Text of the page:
12 Things You Do All The Time You Didn’t Know Are Super Offensive In Other Cultures

There are tons of courteous gestures and common habits that we all practice without even giving them a second thought, such as finishing a great meal and tipping waiters. But when you stick to certain rules of etiquette for so long, it’s easy to forget that these rules vary from country to country. For instance, did you know that throwing a thumbs up has the same meaning as showing your middle finger in Latin America, the Middle East, Greece, and Russia?


Yeah, I didn’t know either. And that’s just one. You’d be surprised to know that there are tons of other common American customs that are seen as rude in other cultures. Check out these 12 things you do all the time that are actually offensive in other countries.

Blowing Your Nose In Public

Typically, blowing your nose in public might earn you a few "bless yous" and some curious glances. But in China, France, Turkey, Japan, and Saudi Arabia, sneezing in public is seen as extremely rude and repulsive. It’s the equivalent of clipping your toenails in public.

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Doing The Thumbs Up Sign

Giving someone a thumbs up is just like flashing your middle finger in Latin America, the Middle East, Greece, and Russia. So be extra careful about how you show excitement if you're in these places!

Image Source: iStock

Chewing Gum In Public

We’ve all seen a few passersby who chew their gum in such an annoying way that it’s almost repulsive. It’s probably the main reason why chewing gum is considered offensive and unattractive in countries like Luxembourg, Switzerland, France, and Singapore. In fact, in some places in Singapore, this is illegal because workers don’t want to deal with the hassle of scraping gum off the streets.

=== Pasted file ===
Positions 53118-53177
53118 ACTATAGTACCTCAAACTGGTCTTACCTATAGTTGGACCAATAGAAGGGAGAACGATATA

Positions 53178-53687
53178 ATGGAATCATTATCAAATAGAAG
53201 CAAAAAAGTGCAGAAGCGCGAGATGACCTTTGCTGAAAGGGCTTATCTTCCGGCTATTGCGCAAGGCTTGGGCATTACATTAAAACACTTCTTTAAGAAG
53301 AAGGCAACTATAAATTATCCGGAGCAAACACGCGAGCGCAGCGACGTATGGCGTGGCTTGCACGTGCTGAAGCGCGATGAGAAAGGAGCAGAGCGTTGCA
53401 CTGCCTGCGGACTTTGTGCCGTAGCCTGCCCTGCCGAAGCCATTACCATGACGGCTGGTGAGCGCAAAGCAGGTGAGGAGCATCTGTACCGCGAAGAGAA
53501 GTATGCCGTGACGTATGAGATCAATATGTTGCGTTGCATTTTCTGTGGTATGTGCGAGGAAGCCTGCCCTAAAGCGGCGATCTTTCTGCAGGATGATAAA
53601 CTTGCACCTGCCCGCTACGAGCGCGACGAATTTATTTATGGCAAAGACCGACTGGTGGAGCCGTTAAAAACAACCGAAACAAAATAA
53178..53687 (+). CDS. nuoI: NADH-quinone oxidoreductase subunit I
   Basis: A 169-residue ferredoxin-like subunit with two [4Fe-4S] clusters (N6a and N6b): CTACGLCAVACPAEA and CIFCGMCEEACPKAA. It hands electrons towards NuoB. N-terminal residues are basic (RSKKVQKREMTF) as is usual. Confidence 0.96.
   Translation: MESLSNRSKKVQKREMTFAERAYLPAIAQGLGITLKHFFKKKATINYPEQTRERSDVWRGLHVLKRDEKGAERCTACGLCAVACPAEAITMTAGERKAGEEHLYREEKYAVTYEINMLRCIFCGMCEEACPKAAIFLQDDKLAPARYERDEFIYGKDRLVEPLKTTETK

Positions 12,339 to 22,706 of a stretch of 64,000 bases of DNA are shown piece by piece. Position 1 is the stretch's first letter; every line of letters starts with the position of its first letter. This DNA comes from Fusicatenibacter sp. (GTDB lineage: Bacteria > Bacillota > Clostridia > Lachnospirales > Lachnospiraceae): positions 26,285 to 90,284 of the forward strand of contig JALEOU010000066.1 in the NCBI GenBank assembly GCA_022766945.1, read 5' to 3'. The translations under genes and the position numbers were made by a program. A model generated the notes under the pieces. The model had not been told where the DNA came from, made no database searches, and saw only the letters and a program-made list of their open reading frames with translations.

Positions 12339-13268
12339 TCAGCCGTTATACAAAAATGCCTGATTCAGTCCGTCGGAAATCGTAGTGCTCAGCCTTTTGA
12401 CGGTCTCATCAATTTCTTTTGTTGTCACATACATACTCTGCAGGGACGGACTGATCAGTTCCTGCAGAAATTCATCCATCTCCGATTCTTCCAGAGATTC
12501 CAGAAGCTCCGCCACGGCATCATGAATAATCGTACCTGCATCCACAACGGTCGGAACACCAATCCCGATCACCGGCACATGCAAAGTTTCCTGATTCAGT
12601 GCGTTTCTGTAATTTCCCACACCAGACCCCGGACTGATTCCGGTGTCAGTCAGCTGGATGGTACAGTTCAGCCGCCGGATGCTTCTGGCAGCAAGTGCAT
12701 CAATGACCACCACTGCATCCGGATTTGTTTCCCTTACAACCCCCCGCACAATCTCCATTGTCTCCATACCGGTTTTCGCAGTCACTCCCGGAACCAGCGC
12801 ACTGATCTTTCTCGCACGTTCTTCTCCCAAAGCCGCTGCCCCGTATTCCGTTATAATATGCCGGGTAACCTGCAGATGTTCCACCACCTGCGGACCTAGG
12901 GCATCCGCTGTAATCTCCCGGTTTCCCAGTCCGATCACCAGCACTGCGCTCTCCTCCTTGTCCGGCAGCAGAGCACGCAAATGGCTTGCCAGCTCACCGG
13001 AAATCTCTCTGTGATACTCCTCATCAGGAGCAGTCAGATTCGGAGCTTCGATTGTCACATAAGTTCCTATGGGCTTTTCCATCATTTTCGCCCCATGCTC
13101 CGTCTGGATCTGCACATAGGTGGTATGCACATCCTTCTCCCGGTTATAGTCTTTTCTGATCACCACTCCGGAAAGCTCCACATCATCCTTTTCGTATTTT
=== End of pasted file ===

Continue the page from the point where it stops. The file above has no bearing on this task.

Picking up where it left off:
Image Source: iStock

Laughing With Your Mouth Open

You know that gut-busting, hysterical, open-mouthed laughter that can make you fall out of your chair? Well, laughing this way in Japan is just as impolite as, say, making disgusting noises while you eat, or talking with food in your mouth. It’s considered “horse-like” to have your mouth open and teeth exposed while laughing.

Image Source: iStock

Opening A Gift In Front Of The Giver

Getting to see someone’s reaction to a gift you gave them is usually one of the best parts of exchanging gifts. But in many Asian countries, including India, opening a gift right after you receive it is seen as a sign of greed. It also takes away from the suspense.

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Tipping Servers

Giving tips to waiters in any American restaurant is a common courtesy, but if you were to try this in South Korea or Japan, it would be considered extremely offensive. Waiters feel that they're paid to do their jobs well and they take pride in what they do, so they don’t need the added incentive. If you visit any of these countries, think twice before you fork out any extra cash for tips.

Image Source: iStock

Sitting In The Back Of A Cab

If you think it’s always okay to hop into the back seat whenever you hail a cab, think again. In Australia, New Zealand, and the Netherlands, refusing to ride shotgun is considered offensive because it communicates that you’re putting yourself above your driver, or rather, that you’re an upper class person with a personal chauffer. Sitting next to the driver, however, communicates that you and the driver are equals.